3. Ryan Mathews, RB, Eagles


Take a deep breath and ponder this thought: What if Ryan Mathews doesn’t get hurt this season? It may sound impossible, but remember that guys are only “injury prone” until they aren’t. Matthew Stafford, Darren McFadden and Danny Amendola are some recent examples of guys who broke the label.

When Mathews is on the field, he’s set up beautifully. Doug Pederson comes from Kansas City, where he helped run arguably the most RB-friendly scheme in the league. Jamaal Charles, Charcandrick West and Spencer Ware all became stars for various periods thanks to a scheme that prefers to ride one back — and feature him in both the run and pass games. Mathews was quietly spectacular last season, running circles around DeMarco Murray while averaging 5.08 YPC and scoring seven touchdowns on just 126 touches. His backups are an underwhelming trio of Wendell Smallwood, Kenjon Barner and Darren Sproles.

4. Duke Johnson, RB, Browns


I have a ton of respect for Hue Jackson as a talent-maximizing offensive mind. That’s especially true when it comes to the running backs, a position Jackson has often coached throughout his long career. When he’s been an offensive coordinator or head coach, his running backs have typically overperformed:

2001 Redskins: Stephen Davis 356 carries, 1432 yards, 5 TDs in 16 games
2002 Redskins: Stephen Davis 207 carries, 820 yards, 7 TDs in 12 games
2003 Redskins: Trung Canidate 142 carries, 600 yards, 1 TD in 11 games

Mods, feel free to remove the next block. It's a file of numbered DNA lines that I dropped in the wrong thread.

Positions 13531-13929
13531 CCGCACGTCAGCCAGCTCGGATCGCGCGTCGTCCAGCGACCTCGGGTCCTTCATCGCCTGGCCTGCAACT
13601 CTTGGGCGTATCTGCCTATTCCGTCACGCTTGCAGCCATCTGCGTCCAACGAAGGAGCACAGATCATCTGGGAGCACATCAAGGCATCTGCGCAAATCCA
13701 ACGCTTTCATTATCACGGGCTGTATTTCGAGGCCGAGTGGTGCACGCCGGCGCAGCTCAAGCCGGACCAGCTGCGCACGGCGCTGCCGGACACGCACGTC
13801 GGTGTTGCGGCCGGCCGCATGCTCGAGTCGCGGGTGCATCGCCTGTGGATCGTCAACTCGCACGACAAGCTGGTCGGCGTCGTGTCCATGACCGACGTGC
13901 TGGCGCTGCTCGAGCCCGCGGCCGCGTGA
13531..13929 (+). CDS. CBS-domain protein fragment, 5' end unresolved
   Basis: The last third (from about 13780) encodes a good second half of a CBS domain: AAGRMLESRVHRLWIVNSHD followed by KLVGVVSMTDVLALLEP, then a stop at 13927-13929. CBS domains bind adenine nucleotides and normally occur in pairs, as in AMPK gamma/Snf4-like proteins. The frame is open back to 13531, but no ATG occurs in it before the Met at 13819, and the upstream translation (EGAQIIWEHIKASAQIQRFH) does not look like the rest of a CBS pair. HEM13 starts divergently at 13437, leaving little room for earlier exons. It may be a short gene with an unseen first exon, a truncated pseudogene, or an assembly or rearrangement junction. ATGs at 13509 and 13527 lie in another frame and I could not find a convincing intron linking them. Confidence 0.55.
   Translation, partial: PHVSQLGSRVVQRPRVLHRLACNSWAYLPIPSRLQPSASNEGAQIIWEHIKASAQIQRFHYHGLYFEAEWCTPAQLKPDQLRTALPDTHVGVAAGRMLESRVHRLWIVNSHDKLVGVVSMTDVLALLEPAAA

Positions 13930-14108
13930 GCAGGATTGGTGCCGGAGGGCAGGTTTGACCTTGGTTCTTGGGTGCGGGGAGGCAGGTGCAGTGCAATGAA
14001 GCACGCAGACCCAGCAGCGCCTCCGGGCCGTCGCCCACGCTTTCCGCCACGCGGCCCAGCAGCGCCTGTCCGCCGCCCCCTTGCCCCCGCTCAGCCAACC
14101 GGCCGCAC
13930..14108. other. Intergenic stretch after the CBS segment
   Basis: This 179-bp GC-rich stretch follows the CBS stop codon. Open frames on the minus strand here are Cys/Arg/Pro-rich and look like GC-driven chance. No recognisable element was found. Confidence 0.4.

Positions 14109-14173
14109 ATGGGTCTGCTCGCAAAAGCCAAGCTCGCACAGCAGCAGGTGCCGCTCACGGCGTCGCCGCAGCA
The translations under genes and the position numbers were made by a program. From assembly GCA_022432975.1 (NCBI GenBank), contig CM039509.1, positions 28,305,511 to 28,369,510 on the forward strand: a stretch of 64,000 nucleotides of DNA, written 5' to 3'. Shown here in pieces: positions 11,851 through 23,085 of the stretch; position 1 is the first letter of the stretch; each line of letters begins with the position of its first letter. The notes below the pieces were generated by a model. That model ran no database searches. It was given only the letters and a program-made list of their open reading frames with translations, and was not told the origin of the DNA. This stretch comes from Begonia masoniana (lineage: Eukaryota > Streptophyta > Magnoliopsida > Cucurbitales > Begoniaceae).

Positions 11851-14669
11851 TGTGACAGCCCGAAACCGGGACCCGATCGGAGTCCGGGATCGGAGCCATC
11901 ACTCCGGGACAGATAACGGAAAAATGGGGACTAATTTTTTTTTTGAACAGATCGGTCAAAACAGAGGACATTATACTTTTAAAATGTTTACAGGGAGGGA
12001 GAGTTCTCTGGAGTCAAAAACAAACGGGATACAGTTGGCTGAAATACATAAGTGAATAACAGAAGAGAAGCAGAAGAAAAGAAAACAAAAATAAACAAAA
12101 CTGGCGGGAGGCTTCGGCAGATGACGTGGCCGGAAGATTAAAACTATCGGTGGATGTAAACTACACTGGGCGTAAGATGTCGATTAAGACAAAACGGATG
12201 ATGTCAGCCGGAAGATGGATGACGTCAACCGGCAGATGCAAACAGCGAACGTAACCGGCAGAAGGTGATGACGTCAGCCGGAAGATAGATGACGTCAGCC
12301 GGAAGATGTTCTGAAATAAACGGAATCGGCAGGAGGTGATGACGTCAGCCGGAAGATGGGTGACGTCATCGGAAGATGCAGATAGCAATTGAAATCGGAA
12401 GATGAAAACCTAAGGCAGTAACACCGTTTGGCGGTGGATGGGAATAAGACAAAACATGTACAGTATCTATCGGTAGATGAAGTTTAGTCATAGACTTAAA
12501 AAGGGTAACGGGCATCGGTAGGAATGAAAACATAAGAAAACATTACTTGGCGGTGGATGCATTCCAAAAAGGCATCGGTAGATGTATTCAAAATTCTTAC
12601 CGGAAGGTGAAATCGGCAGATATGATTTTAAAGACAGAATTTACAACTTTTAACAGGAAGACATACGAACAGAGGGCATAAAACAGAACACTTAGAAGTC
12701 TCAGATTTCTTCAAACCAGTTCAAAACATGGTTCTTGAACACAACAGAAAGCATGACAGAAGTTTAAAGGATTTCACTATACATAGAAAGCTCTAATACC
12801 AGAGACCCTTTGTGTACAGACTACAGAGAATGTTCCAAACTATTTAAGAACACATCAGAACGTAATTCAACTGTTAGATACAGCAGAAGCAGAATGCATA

2007 Falcons: Warrick Dunn 227 carries, 720 yards, 4 TDs in 16 games
2010 Raiders: Darren McFadden 223 carries, 1157 yards, 7 TDs in 13 games
2011 Raiders: Michael Bush 256 carries, 977 yards, 7 TDs in 16 games; Darren McFadden 113 carries, 614 yards, 4 TDs in 7 games
2014 Bengals: Jeremy Hill 222 carries, 1124 yards, 9 TDs in 16 games; Gio Bernard 168 carries, 680 yards, 5 TDs in 13 games
2015 Bengals: Jeremy Hill 223 carries, 794 yards, 11 TDs in 16 games; Gio Bernard 154 carries, 730 yards, 2 TDs in 16 games

The previous Browns regime, headed by defensive-minded Rex Ryan disciple Mike Pettine, viewed Duke Johnson as a passing back (6.5 carries per game). There are signs the Hue Jackson regime will view Duke as much, much more. He fits the uptempo, vertical scheme much better than Isaiah Crowell.

5. Austin Seferian-Jenkins, TE, Bucs


Dirk Koetter was the Bucs’ offensive coordinator last season, so there isn’t a huge boost here. But the promotion to head coach means he can fully ditch “Lovie Ball,” a scheme that wants to be conservative and defensive-minded. Koetter has a strong history with tight ends, dating all the way back to his time with Zach Miller at Arizona State. He was also at the controls of Marcedes Lewis’ career 10-TD outlier in 2010 and oversaw Tony Gonzalez’s big final two seasons in Atlanta. The key for Seferian-Jenkins will be sustaining health after a shoulder injury crippled what should have been a breakout 2015.

6. Eli Manning, QB, Giants


When an icon like Tom Coughlin moves on, there is often a ton of upheaval within an organization. Eli Manning won’t have to deal with that as offensive coordinator Ben McAdoo landed the head-coaching job. McAdoo, who spent eight years with the Packers before joining the Giants in 2014, will continue to run a QB-friendly scheme which features a ton of three-wide sets and up-tempo offense. Eli ranked 4th in attempts last year and 6th in 2013, quietly helping him to two straight top-10 fantasy finishes among quarterbacks. The continuity McAdoo brings is worth plenty for the annually underrated Eli.